Legal Aid at Work has provided crucial free legal services to low-income people for more than a century. The first organization of its kind in the West, Legal Aid at Work launched in 1916 as the Legal Aid Society of San Francisco with funding from local attorneys and support from Archbishop Edward J. Hanna, Phoebe A. Hearst, and the state’s Commission of Immigration and Housing.
“Free medical clinics are an accepted fact and a necessity,” the organization’s early directors wrote. “From the standpoint of society, the free legal clinic is just as necessary.”
Here’s an overview of our history.
The early years
New residents were flowing into the Bay Area from across the country and around the world. By early 1917, we had served 242 people, representing about 10 percent in court proceedings and providing legal information and advice to the rest. By 1926, we were serving 900 clients per year, and the caseload soared during the Great Depression.
During World War II, many returning American troops arrived in San Francisco. Our caseload grew especially fast after Mayor Angelo Rossi asked the organization to help veterans integrate back into work and life at home. By 1943, we had helped 64,403 clients and their families, who faced everything from eviction and criminal charges to child support disputes and consumer fraud.
We continued to offer general legal services through the 1960s, and in 1967, we won one of the first federal grants to provide free legal services to indigent criminal defendants.
As the field of public interest law began expanding, Legal Aid at Work shifted its focus to the workplace. We began fighting discrimination and breaking down barriers to women and minorities under then-new Title VII, the section of the Civil Rights Act barring employment discrimination. One early case contended that major San Francisco hotels discriminated on the basis of race in hiring, promoting, and transferring waiters; another concerned hiring at a regional department store.
We and other leading Bay Area legal nonprofits settled a major class action on behalf of women and people of color who had been denied jobs and promotions by the San Francisco Fire Department. The resulting consent decree, in effect until 1997, transformed the department.
As AIDS cut a devastating gash across San Francisco, rulings in several of our cases established AIDS and HIV status as a disability protected by state employment laws and the federal Rehabilitation Act.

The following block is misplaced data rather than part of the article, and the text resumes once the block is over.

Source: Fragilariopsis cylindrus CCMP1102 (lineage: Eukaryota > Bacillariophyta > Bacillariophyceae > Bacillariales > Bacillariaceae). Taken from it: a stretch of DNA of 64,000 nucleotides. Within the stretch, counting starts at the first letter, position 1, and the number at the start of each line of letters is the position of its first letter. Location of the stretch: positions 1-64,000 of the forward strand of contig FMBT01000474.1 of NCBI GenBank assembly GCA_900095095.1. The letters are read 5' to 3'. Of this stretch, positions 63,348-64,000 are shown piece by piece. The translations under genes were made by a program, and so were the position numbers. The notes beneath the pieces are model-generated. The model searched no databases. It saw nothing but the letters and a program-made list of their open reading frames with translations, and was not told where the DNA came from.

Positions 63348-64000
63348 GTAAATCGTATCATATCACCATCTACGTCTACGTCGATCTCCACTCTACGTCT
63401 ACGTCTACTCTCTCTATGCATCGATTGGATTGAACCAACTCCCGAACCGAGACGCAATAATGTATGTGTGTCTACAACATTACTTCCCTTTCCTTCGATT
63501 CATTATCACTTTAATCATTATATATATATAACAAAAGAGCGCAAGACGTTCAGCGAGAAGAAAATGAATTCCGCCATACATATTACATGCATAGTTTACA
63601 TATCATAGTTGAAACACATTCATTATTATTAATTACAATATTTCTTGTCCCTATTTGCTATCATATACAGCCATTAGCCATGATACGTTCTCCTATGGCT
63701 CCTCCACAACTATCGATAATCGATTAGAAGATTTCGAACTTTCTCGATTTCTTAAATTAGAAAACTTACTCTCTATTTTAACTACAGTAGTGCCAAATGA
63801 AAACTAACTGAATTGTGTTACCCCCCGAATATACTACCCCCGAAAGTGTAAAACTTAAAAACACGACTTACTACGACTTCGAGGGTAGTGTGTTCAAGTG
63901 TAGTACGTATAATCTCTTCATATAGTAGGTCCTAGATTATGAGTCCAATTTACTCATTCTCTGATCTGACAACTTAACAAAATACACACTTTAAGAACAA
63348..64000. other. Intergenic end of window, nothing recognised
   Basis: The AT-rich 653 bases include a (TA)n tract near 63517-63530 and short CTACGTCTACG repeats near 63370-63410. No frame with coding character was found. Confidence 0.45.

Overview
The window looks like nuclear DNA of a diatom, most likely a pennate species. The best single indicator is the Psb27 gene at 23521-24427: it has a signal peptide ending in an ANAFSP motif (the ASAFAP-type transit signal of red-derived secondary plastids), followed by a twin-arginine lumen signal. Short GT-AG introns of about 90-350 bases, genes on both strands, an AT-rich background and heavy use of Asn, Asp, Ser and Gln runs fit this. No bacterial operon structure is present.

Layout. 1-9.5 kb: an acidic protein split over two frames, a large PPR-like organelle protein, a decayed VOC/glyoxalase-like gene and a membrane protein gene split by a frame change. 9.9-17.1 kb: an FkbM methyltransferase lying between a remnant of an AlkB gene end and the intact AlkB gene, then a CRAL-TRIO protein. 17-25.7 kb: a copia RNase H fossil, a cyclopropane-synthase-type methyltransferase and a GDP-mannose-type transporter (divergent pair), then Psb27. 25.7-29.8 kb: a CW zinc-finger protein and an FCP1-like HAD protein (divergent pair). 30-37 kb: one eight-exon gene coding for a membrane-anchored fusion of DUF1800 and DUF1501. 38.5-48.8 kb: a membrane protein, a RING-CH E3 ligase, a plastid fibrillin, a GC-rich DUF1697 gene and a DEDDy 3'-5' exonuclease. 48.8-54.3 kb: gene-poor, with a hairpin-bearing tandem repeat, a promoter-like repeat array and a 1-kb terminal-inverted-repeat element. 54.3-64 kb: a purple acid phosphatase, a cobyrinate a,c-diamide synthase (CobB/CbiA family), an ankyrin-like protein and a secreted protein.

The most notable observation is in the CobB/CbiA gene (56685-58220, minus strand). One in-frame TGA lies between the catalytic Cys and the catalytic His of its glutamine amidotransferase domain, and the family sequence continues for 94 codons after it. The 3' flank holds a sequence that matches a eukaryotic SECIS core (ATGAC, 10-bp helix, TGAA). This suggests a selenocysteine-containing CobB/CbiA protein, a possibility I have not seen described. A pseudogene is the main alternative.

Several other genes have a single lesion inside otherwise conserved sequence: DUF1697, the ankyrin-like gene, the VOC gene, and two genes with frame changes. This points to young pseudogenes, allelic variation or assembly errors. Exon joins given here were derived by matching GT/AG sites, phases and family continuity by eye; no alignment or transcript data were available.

With former California Supreme Court Justice Joseph Grodin, we started the Workers’ Rights Clinic at UC Hastings to help low-income workers fight employment-related injustice. The clinic has since expanded statewide — to the Sacramento area, Berkeley, East Palo Alto, Watsonville, Fresno, Santa Ana, and San Diego. It serves more than 2,500 people per year. We also now run separate wage claim and disability rights clinics.
With colleagues, we successfully challenged discriminatory “fetal protection” policies that required women applying for jobs to prove they could not bear children and English-language proficiency requirements for workplaces and insurance coverage.
With co-counsel, we won a classwide judgment (upheld in 2016) against San Francisco’s major taxi companies that their thousands of drivers were
entitled to workers compensation and unemployment insurance.
Under the Americans with Disabilities Act of 1990, we won a Ninth Circuit ruling that a leave is a type of “reasonable accommodation” that employers must make.
Legal Aid at Work and its co-counsel negotiated a settlement expanding services and accommodations for UC Berkeley and UC Davis students who are deaf or hearing-impaired. And we reached a landmark stipulated judgment requiring that San Francisco public schools, programs, and related facilities be physically accessible for students and adults with mobility and visual impairments.
We also started taking on more wage protection cases. We secured back wages for a 71-year-old housekeeper and nanny who had worked 80 hours a week without breaks or overtime pay.
We won multiple federal rulings that set national precedents in protecting undocumented workers from retaliation and other forms of employer intimidation.
The 2010s and into the Future
We won a California Supreme Court ruling affirming both that undocumented victims of discrimination may vindicate their rights in court and that they are entitled to remedies for discrimination.
Representing female athletes in a low-income, largely Latino community, Legal Aid at Work and our co-counsel won a unanimous Ninth Circuit ruling, affirming our trial court victory, that the school district violated Title IX in sports programs and facilities, leading districts statewide to start improving equity. We will continue to monitor the district’s compliance until 2024.
We won a U.S. District Court ruling that the state of California illegally discriminated against a Latino U.S. citizen job applicant when it refused to hire him for the sole reason that while he was undocumented, he had used an invalid Social Security number to work.
We cosponsored several important enhancements to city and state laws regarding paid leave. San Francisco’s adoption in 2016 of the nation’s first law requiring fully paid parental leave — an ordinance that we helped draft — put us at the forefront of one of the pressing issues of our time.